The programme continued with a very pale Anna Bolena that gave us a hint of how exciting she must be in a darkened opera house, her voice riding the orchestra. Unfortunately in recital the sound felt uneven and at times thin. Again we saw more of madam performing than Anna suffering. The same can be applied to her Elisabetta from Roberto Devereux, sang with panache but lacking in the all important interpretive content. Also the singing was far from perfect with obvious signs of breath control and pitch problems.

By the interval the only way I would describe her stage presence would be with a single Greek word, monolithic. And while being the still centre of a changing world can be a wonderful quality on an operatic stage on the recital platform it just read as blankness. Was pinning my hopes the second half would find her in more relaxed form and would allow for some gusto to creep in.

It was a shame we did not get the wonderfully dark introduction to Ecco l’orrido campo which would have put us in the mood properly, but thankfully her delivery (aside from the camp stage act) was full bloodied  and more characterful than in the first half. She seems to respond to the more histrionic, faster paced arias with much more immediacy and flair.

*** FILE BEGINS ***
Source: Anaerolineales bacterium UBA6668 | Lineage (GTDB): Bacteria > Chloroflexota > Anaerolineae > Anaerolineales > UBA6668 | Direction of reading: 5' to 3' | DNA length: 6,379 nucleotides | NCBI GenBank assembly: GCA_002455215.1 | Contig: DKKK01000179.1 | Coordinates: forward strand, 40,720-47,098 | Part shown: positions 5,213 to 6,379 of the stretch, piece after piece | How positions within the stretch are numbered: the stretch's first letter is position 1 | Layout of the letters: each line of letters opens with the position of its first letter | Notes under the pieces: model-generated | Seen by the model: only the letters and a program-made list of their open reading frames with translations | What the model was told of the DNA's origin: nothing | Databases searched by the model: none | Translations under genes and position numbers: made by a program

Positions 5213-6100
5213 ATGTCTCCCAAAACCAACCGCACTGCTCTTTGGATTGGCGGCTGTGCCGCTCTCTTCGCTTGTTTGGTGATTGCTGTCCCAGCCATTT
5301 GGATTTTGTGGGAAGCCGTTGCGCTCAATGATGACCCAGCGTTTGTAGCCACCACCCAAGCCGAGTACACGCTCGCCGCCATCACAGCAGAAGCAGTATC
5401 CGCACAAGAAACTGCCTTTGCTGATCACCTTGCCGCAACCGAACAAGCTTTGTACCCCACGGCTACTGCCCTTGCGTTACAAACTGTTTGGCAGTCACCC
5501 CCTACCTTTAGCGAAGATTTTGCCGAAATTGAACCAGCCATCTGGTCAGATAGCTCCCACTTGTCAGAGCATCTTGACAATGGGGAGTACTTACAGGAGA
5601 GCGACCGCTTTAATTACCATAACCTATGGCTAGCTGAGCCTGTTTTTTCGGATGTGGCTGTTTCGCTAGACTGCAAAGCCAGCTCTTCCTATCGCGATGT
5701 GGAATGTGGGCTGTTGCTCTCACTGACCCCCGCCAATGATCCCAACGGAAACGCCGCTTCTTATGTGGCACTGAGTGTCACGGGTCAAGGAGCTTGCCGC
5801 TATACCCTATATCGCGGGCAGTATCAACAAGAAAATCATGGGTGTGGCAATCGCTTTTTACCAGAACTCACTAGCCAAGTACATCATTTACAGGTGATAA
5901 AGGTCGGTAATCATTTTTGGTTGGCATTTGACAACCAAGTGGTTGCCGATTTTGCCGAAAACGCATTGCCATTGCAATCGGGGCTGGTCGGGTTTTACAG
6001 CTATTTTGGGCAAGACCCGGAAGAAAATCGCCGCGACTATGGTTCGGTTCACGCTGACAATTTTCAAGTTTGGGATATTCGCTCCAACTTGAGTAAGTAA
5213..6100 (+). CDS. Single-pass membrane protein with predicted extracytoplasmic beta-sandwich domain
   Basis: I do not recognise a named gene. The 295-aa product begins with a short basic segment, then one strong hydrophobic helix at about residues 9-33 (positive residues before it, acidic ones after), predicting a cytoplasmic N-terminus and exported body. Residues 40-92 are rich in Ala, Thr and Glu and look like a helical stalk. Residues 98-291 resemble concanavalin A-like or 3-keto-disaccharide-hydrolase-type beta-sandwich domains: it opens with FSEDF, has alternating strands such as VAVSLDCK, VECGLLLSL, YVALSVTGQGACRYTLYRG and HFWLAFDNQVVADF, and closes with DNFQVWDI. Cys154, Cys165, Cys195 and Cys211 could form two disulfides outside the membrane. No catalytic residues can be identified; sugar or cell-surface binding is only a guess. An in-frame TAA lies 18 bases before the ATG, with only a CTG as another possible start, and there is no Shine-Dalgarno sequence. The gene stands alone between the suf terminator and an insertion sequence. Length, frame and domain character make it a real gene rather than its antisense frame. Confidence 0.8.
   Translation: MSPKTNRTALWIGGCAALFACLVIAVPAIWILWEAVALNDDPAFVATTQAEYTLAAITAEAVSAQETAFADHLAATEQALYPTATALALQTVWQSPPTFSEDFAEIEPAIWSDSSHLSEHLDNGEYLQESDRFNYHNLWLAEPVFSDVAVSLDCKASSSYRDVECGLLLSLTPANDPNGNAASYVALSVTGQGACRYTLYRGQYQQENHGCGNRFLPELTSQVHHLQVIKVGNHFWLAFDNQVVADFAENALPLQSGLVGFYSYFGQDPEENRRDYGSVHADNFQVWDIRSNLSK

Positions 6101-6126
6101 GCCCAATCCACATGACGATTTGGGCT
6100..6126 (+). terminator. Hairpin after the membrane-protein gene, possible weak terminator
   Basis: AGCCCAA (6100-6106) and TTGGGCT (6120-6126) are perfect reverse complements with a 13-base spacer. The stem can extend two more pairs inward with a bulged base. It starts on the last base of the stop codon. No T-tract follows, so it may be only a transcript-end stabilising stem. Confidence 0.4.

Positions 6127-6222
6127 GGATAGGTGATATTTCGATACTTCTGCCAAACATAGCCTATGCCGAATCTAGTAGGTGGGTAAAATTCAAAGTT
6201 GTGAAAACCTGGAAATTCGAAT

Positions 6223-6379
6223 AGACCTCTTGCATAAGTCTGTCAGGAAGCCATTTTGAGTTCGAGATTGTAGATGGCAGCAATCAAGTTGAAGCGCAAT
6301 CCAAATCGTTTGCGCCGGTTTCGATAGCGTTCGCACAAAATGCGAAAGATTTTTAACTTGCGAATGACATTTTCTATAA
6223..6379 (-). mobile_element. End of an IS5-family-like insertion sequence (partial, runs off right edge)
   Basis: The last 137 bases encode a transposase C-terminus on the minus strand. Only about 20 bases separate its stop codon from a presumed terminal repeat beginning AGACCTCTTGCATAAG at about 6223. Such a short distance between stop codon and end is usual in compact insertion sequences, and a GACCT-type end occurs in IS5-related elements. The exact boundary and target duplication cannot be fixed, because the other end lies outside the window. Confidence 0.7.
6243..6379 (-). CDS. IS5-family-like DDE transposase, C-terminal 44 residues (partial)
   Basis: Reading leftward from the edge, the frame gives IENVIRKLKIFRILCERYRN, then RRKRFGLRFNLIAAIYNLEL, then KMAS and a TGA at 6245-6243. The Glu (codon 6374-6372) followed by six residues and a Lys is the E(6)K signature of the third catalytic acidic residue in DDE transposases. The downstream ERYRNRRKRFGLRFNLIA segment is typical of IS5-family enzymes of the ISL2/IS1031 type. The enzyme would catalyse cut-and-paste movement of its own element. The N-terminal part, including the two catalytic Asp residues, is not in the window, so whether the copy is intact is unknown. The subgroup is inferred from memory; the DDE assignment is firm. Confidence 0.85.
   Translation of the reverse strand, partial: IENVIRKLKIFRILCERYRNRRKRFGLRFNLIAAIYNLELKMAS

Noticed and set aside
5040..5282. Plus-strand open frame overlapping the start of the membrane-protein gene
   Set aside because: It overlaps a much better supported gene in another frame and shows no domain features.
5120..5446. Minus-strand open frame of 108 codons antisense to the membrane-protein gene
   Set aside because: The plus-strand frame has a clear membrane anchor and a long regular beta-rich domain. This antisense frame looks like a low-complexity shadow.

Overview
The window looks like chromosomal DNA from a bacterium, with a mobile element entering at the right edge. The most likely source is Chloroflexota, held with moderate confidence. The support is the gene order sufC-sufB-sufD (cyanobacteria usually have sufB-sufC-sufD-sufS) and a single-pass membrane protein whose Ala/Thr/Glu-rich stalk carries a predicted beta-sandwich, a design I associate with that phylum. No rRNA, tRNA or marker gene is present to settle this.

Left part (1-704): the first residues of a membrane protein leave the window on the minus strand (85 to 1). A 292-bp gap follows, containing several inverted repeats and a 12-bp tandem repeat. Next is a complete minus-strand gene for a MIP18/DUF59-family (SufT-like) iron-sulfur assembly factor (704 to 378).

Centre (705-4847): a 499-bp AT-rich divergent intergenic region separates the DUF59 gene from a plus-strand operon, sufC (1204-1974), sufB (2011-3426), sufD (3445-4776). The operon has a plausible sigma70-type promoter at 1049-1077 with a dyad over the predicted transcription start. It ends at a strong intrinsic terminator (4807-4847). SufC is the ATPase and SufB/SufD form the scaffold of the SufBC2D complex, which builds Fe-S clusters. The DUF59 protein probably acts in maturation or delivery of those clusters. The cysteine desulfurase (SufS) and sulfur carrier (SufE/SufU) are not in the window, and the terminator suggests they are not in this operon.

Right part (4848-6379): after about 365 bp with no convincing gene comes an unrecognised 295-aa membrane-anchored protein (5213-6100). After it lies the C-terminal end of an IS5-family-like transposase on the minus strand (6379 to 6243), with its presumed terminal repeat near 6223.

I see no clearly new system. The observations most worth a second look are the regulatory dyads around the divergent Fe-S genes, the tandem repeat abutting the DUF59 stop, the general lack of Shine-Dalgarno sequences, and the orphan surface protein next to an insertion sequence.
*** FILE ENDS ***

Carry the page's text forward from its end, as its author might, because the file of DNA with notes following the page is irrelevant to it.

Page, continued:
Her Santuzza was a wonderful sentimental creature and sung with disarming honesty and for the first time in the evening we got to see a bit of herself invested in the music. Her delivery was not flawless but the emotional content and the thrilling climax were a handsome pay off.

We were treated to the preludes of La Traviata and Aida in between the last three items in the programme and a very odd addition they were. Laro’s charming but underpowered delivery, drove a gentleman in front of me back to reading his novel through both her appearances.

Mimi and Tosca may not be the most demanding of operatic roles but they seem to have caused considerable problems for Theodossiou and the evident lack of charm they were sang with left me wondering why she actually chose them for this recital. Her Mimi was imprecise and laboured sounding and Tosca while being reasonably passionate did not pack enough excitement.

Thank heavens for the La luce langue and the darkness and terror it brings, this seemed the natural vehicle for Theodossiou who delivered the goods with true bravado without sacrificing her attention to the text and employed some ingenuous colouring. This was a terrifyingly big voiced Lady Macbeth with a tone of destruction and malice. It was deeply satisfying even though it arrived on the eleventh hour of this recital.

The encore was Puccini’s setting of Salve Regina and she appeared much more relaxed than previously and was able to channel a lot more charm in those three minutes than during the previous hour. Her voice is not the sound Puccini would have expected but it was a good postscript to this in many ways splendid but flawed recital.

The performance was recorded by Sky Arts and will be broadcast in early 2013, looking forward to seeing how she comes across on screen. The live experience was a very variable and at times puzzling affair. Not sure if I should consign her to the enigmatic divas camp or just to the dramatically unaware.